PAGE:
A frail old woman.
An example of someone frail is a sickly old woman with brittle bones.
- easily broken, shattered, damaged, or destroyed; fragile; delicate
- slender and delicate; not robust; weak
- easily tempted to do wrong; morally weak
Origin of frailMiddle English frele from Old French from Classical Latin fragilis, fragile
Origin of frailMiddle English fraiel from Old French frael, rush basket from Medieval Latin fraellum from Classical Latin flagellum, young branch, whip: see flagellum
- Physically weak or delicate: an invalid's frail body; in frail health. See Synonyms at weak.
- Easily broken or destroyed; fragile: a flower with a frail stem.
- Not strong or substantial; slight: a frail voice; evidence too frail to stand up in court.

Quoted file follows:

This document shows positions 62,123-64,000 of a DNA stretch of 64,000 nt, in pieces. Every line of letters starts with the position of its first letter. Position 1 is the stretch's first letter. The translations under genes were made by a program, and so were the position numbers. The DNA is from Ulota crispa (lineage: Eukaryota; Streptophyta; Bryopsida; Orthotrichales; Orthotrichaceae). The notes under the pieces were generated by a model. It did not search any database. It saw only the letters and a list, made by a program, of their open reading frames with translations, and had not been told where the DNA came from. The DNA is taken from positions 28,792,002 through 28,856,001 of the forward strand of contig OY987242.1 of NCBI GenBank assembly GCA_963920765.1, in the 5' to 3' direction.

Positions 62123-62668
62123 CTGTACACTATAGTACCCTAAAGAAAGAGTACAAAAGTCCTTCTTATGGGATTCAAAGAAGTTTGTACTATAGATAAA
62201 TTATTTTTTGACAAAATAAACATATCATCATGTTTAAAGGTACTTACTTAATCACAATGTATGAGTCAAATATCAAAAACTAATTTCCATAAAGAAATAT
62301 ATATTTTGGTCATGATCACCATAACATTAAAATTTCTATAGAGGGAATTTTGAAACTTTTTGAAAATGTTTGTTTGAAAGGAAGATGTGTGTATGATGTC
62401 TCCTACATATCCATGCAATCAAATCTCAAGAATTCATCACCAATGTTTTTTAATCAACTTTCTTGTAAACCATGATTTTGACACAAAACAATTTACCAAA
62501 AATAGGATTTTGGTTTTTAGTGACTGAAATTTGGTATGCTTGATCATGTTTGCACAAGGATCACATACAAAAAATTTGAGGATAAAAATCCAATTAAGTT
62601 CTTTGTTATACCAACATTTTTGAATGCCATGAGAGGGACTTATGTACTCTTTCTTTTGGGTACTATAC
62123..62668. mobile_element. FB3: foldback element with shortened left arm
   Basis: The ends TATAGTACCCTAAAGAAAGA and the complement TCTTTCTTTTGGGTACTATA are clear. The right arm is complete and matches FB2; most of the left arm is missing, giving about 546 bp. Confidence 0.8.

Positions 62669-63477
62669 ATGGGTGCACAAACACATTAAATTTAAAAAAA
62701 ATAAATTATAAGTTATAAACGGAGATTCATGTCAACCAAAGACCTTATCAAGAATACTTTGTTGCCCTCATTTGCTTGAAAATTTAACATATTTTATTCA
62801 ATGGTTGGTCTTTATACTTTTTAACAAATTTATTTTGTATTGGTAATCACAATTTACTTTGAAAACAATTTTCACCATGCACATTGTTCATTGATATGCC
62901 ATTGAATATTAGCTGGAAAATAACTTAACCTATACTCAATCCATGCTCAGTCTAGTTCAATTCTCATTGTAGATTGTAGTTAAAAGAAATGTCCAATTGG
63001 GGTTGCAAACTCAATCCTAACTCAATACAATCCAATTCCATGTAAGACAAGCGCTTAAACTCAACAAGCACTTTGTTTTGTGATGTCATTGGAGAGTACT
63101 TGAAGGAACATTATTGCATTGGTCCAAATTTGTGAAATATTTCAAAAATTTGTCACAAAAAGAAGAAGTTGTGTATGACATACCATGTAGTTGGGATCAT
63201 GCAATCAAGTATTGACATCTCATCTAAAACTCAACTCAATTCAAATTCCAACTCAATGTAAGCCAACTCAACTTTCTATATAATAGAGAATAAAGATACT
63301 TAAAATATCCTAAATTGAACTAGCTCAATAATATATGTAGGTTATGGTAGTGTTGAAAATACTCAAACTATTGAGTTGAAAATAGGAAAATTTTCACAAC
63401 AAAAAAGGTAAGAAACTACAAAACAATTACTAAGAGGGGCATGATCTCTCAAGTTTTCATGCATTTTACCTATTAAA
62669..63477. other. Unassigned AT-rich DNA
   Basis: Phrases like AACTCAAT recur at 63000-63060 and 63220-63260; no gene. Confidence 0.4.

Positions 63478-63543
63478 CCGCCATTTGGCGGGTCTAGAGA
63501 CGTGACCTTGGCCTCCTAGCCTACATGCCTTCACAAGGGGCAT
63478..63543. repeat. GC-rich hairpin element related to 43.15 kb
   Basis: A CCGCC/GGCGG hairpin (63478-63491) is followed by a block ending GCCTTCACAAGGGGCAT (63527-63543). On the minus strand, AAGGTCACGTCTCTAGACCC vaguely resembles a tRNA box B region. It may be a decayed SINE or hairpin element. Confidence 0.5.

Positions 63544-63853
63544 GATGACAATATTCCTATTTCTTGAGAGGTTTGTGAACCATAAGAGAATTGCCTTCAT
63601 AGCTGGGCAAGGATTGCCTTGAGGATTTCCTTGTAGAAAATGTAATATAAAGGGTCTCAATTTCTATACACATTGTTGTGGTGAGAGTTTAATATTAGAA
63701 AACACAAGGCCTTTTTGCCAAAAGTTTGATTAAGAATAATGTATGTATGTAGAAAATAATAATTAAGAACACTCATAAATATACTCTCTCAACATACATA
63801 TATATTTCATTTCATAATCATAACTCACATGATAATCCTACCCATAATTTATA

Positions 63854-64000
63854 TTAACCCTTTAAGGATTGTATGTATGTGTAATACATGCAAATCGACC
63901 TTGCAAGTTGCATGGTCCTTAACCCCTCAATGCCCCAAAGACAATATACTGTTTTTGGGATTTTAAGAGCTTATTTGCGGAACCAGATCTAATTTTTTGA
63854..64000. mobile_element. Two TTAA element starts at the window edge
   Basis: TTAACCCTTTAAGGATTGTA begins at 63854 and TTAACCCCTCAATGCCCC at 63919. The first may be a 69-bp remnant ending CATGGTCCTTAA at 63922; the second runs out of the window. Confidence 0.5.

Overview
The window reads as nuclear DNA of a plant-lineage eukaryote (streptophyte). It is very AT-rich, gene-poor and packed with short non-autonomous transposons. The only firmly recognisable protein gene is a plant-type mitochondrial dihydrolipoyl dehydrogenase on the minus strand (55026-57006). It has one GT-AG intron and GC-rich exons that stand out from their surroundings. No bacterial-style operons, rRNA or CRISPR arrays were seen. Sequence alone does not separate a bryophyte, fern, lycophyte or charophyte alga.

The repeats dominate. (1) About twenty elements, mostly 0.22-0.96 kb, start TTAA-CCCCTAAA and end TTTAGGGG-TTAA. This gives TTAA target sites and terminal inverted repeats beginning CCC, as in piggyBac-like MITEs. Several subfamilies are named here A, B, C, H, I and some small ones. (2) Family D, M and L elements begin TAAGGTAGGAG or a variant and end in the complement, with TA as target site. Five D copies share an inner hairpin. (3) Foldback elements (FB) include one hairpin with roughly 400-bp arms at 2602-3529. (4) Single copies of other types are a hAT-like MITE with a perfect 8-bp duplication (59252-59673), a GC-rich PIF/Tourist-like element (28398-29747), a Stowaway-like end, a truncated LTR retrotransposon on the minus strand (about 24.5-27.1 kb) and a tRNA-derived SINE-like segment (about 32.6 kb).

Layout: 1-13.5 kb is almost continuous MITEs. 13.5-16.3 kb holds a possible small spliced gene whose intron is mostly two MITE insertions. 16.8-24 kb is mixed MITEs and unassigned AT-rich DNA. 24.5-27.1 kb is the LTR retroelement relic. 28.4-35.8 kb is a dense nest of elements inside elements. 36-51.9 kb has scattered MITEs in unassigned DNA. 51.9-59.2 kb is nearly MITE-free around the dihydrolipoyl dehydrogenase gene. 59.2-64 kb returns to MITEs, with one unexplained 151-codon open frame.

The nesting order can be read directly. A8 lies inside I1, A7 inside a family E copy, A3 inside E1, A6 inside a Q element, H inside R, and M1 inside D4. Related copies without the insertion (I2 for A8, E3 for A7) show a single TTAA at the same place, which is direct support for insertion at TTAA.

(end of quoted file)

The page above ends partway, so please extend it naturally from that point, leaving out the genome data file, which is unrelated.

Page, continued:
- Easily led astray; morally weak.
Origin of frailMiddle English frele from Old French from Latin fragilis from frangere frag- to break ; see bhreg- in Indo-European roots.
- A rush basket for holding fruit, especially dried fruit.
- The quantity of fruit, such as raisins or figs, that such a basket can hold.
Origin of frailMiddle English fraiel from Old French
(comparative frailer, superlative frailest)
- A basket made of rushes, used chiefly for containing figs and raisins.
- The quantity of raisins contained in a frail.
- A rush for weaving baskets.
- (dated, slang) A girl.
(third-person singular simple present frails, present participle frailing, simple past and past participle frailed)